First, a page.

The American Red Cross, founded in 1882, grew rapidly during World War I. Red Cross volunteers supported American and Allied troops and provided limited services for prisoners of war and victims of the war. Support for the troops including a camp service, a canteen service, a home service, and a hospital service. The American Red Cross set up fifty-four hospitals overseas during the war which provided medical services for the wounded. Four hundred Red Cross workers lost their lives in World War I, of which 330 were women.
The British tank “Britannia” was part of a tour to recruit Canadian and British citizens residing in the United States to join the army before the draft was initiated. According to an article published in the New York Times in March of 1918, the tank was unloaded at the rail station and was driven up State Street by Captain Haig and a crew of seven other veterans of the war. Three American Red Cross workers, all young women, were given rides in the tank. A warning was issued to all British citizens living in the United States indicating that they must enlist or they would be drafted. A recruiting theatrical production entitled, “Getting Together” was performed later that evening as part of the recruiting event.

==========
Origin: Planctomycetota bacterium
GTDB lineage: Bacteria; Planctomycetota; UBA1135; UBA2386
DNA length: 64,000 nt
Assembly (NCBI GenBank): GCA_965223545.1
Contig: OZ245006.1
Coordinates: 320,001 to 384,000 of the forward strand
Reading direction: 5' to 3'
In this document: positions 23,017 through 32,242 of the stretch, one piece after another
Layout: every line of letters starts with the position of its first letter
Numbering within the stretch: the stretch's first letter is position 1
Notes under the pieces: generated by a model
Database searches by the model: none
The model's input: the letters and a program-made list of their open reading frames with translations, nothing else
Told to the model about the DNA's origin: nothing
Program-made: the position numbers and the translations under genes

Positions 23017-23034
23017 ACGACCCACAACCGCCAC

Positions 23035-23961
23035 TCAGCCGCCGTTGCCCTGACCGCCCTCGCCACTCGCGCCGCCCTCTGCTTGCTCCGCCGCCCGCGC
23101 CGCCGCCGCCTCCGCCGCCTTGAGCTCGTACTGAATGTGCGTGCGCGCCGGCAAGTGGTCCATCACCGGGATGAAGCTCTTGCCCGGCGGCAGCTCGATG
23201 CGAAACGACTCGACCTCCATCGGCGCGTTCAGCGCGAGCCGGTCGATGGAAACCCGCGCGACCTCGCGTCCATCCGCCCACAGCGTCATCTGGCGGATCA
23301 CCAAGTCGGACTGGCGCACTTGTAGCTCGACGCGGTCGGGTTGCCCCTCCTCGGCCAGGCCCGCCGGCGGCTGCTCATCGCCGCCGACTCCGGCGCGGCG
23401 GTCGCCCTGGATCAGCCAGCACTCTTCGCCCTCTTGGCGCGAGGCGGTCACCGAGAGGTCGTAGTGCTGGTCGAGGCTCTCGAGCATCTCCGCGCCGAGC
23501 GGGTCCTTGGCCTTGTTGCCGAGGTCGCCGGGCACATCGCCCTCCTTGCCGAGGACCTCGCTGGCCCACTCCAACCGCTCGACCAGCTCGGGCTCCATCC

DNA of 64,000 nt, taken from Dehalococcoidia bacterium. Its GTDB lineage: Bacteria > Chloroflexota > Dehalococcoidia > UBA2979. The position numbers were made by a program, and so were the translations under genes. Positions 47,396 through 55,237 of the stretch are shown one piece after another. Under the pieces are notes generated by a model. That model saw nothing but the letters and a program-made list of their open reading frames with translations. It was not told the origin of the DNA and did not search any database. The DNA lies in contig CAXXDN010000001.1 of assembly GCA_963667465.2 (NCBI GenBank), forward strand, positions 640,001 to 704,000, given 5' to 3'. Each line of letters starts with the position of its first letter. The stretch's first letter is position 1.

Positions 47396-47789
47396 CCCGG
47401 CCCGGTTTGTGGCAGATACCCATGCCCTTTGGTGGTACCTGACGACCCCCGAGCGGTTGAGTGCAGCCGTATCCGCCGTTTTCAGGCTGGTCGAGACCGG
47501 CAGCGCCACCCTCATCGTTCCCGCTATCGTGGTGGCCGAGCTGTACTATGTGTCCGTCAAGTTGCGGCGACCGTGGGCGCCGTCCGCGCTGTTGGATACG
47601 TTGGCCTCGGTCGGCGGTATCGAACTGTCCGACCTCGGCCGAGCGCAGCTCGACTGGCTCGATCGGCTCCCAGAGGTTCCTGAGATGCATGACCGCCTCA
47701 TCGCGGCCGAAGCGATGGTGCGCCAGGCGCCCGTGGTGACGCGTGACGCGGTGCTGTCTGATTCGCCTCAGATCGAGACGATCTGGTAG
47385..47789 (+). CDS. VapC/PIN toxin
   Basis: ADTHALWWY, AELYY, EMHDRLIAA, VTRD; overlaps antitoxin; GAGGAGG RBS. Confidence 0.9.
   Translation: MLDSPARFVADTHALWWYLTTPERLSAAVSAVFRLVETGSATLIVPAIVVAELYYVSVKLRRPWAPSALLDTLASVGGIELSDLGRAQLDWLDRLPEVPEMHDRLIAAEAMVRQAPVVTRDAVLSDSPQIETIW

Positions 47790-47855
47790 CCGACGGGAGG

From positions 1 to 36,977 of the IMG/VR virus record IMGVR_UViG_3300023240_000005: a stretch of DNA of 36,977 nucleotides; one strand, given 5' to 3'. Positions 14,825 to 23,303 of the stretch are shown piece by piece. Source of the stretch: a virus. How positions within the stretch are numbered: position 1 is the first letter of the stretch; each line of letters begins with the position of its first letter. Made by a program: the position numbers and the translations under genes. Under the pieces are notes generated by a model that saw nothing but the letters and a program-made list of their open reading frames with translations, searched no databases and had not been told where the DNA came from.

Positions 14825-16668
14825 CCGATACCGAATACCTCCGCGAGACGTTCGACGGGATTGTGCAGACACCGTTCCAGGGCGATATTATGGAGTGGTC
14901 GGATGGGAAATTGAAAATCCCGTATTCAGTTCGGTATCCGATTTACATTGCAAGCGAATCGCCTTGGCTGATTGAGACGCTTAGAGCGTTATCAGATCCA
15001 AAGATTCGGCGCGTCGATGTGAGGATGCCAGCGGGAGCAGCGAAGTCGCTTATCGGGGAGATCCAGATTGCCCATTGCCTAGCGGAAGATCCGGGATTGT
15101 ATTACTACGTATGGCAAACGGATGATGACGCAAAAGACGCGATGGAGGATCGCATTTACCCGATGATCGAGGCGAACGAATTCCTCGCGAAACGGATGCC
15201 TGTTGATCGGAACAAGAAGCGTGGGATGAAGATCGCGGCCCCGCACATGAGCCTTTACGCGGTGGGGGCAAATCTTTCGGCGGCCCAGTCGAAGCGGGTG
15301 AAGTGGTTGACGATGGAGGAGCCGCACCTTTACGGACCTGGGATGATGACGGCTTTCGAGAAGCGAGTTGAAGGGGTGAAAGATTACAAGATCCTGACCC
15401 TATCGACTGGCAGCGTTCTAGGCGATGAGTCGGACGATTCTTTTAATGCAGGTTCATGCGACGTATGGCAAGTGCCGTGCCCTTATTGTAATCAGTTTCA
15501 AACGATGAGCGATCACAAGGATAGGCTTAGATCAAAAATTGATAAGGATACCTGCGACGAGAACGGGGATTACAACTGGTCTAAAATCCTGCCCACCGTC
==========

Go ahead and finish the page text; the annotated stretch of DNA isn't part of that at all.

How do women contribute to the solving of national issues?
Check for Understanding
Describe the scene in the photograph and explain the role of these women in World War I.